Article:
Two minutes later it went from game over to potential embarrassment as Japan scored again with another self-inflicted Canada concession.

Poor Alistair Johnston had his own nightmare and was robbed of the ball in an entirely vulnerable position and Keito Nakamura finished superbly to make it 3-0 before half-time.

Canada, as has been pointed out by players, staff, and onlookers, need games like these if they are to improve long-term in the run-up to co-hosting the 2026 World Cup.

There were mitigating factors, certainly: the long travel, the short preparation period, the change of coach, the chronic lack of games in the September and October FIFA windows. But what was also being proven before our eyes was that Canada are a far worse team than the likes of Japan, a minimum of one tier (as John Herdman liked to say) below them, if not more. We knew it already but seeing it confirmed in such stark fashion was quite something.

The second half continued in the same fashion. Just over three minutes into the second period, their crisp and so-impressive attacking play yielded a fourth goal, some superb interplay completely bypassing Canada’s hapless defence before another fine finish saw Tanaka get his brace.

At that stage, the only thing that made sense for Canada and Biello was rotation and experimentation. The interim boss gave two Canadians their national-team debut on the hour mark, tearing up his overwhelmed Stephen Eustáquio-less midfield and bringing on CF Montréal All-Star Mathieu Choinière and Motherwell midfielder Harry Paton for their first CanMNT appearances.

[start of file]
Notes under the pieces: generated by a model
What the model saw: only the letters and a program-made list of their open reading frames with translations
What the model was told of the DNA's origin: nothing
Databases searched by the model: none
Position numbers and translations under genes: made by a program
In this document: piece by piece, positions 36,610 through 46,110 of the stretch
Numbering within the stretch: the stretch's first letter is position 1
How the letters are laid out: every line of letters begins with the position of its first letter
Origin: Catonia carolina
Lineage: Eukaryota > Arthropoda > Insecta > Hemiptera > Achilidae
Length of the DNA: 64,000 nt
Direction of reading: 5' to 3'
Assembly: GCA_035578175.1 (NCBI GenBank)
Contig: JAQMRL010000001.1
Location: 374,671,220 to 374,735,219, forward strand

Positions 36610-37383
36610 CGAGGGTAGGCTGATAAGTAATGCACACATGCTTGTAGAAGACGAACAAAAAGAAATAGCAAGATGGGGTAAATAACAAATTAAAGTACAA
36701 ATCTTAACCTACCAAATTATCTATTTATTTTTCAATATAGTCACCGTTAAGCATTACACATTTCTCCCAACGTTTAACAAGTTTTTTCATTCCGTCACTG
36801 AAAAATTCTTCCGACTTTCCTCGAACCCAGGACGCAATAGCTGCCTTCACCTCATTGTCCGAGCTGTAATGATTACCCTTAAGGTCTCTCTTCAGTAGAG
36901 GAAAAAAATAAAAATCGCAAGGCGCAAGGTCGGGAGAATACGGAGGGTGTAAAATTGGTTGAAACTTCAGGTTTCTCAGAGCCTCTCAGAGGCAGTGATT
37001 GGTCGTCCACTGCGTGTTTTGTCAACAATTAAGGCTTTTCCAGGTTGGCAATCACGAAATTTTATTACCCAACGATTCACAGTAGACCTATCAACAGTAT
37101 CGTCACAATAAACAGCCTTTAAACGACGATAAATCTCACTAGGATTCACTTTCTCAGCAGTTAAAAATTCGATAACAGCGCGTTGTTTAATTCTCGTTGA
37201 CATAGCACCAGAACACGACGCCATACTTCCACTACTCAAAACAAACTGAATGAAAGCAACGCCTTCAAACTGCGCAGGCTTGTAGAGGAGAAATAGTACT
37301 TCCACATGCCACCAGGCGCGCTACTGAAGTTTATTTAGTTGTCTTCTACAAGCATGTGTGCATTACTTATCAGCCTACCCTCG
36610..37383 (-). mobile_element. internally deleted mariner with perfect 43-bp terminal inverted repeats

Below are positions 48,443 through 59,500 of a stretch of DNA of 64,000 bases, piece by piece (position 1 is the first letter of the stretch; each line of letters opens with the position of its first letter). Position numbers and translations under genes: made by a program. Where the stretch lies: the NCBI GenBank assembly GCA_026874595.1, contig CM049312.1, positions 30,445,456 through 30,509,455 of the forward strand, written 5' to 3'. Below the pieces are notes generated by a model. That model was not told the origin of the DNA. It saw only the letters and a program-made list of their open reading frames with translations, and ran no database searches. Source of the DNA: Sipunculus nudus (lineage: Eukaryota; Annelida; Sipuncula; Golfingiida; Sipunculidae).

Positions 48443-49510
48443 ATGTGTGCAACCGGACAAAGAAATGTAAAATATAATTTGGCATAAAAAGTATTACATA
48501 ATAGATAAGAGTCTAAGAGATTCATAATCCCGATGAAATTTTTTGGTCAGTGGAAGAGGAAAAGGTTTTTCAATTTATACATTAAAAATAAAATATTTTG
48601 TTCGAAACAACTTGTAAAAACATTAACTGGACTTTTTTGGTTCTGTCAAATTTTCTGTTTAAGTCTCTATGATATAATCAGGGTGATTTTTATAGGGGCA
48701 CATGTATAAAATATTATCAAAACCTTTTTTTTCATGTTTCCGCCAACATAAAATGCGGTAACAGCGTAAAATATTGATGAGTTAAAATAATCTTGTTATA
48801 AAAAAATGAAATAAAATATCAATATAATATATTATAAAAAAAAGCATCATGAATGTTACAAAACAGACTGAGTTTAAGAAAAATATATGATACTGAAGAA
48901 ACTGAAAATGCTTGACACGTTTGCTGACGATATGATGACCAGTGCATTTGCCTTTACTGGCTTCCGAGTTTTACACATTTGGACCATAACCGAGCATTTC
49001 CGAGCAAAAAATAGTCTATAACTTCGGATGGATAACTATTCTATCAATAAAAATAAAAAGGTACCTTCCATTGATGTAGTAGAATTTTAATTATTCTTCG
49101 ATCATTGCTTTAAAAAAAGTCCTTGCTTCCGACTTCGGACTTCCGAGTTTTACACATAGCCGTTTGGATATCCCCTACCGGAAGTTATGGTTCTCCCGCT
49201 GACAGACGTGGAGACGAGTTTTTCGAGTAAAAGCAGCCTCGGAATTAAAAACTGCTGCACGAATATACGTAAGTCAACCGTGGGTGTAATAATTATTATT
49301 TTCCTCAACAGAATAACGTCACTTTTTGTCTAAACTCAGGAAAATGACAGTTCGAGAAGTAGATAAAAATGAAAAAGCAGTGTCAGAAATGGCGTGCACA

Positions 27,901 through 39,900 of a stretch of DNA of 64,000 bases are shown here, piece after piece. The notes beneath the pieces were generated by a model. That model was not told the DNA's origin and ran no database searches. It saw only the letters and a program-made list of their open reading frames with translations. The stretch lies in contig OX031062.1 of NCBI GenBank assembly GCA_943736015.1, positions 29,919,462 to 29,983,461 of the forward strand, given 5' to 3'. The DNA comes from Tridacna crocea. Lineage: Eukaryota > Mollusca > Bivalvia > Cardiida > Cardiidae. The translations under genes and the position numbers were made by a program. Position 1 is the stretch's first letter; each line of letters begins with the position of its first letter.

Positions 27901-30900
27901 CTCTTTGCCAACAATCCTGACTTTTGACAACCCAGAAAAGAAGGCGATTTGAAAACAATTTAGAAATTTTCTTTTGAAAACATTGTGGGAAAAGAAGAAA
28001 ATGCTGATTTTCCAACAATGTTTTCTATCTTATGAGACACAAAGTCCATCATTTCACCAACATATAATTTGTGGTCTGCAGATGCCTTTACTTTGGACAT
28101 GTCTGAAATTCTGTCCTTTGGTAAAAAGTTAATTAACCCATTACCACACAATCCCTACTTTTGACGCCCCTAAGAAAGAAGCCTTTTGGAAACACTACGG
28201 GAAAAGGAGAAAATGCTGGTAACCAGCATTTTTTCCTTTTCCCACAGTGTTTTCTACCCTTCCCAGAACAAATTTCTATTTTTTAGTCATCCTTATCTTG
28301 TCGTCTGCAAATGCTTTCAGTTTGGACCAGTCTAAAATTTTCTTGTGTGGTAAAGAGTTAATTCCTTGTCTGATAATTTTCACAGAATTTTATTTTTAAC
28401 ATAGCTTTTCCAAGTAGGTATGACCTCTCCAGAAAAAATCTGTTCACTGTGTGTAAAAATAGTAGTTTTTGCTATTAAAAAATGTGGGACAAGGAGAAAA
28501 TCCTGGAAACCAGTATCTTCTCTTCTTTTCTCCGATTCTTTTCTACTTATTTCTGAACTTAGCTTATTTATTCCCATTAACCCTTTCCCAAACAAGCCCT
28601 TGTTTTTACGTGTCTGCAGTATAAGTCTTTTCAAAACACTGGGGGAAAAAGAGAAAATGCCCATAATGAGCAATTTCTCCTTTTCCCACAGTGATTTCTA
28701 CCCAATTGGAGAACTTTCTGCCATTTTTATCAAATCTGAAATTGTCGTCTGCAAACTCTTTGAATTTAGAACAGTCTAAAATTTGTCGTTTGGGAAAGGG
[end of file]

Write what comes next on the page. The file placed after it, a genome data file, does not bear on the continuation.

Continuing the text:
Related read: Alistair Johnston hails ‘CF Montréal MVP’ Mathieu Choinière: ‘The kind of player Canada needs’

The final half-hour or so proceeded at a pedestrian pace, with Canada digging in for the sake of pride and Japan seeming to lose some degree of interest in attacking, although they still sprang the Canadian defence open at will when they could be bothered.

There were bright sparks in the latter stages: the debuts for Choinière and Paton, the threat posed by fellow substitute Liam Millar, and the consolation goal scored by another substitute, Junior Hoilett, after the ball was generously presented to him by Osako.

But, ultimately, this was Canada being outclassed by a good team, but the nature of things certainly raises cause for concern moving forward. With a couple of small tweaks and notwithstanding Eustáquio’s injury absence, CanMNT essentially turned out with the same system as they did during their Nations League final defeat to the USA. It’ll be difficult to precipitate meaningful progress if bigger things don’t change.

On a larger scale, the chief worry here is that, with the way things have gone both on and off the field since the World Cup, 2023 may go down as something of a lost year for this team after so much growth in the 18 months prior. Much of that falls on the shoulders of those people higher up within the Canada Soccer organization, but an intense period of reflection and response will be needed from those responsible for what happens on the pitch, too.

The crucial CONCACAF Nations League quarter-final / 2024 Copa América qualifier is just a month away and while Canada will undoubtedly be playing a much lower calibre of opponent, if they really want to start competing with the bigger and better teams in international football, galling lessons like these need to be learned.

“These are the games Canada need,” it’s true. But they need more of them, and they need to perform better when they come around.